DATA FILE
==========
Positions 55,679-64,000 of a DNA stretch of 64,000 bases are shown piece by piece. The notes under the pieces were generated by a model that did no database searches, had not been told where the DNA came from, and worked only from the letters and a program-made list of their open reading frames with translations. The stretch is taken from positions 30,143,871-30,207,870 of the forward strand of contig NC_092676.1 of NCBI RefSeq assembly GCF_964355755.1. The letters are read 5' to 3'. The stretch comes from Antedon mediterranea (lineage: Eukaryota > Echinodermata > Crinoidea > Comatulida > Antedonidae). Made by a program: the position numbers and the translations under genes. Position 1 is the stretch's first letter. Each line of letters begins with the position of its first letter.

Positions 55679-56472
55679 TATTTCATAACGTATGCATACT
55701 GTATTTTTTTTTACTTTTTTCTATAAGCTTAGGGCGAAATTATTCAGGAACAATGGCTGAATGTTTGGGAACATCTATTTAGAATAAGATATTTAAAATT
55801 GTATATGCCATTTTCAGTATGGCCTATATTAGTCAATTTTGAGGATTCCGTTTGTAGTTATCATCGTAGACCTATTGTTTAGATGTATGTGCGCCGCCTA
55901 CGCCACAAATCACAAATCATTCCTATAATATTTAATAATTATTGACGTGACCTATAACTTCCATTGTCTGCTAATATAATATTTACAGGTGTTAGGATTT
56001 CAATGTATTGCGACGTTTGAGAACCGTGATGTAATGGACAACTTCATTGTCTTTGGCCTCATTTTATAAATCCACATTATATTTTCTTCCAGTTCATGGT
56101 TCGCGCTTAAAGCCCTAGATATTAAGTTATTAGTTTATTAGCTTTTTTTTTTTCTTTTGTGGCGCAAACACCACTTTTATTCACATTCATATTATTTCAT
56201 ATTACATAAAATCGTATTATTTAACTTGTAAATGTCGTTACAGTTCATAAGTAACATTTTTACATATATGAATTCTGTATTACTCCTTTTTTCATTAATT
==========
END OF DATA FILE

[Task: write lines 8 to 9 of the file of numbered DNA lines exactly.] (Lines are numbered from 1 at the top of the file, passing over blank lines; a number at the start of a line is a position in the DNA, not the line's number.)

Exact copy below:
56101 TCGCGCTTAAAGCCCTAGATATTAAGTTATTAGTTTATTAGCTTTTTTTTTTTCTTTTGTGGCGCAAACACCACTTTTATTCACATTCATATTATTTCAT
56201 ATTACATAAAATCGTATTATTTAACTTGTAAATGTCGTTACAGTTCATAAGTAACATTTTTACATATATGAATTCTGTATTACTCCTTTTTTCATTAATT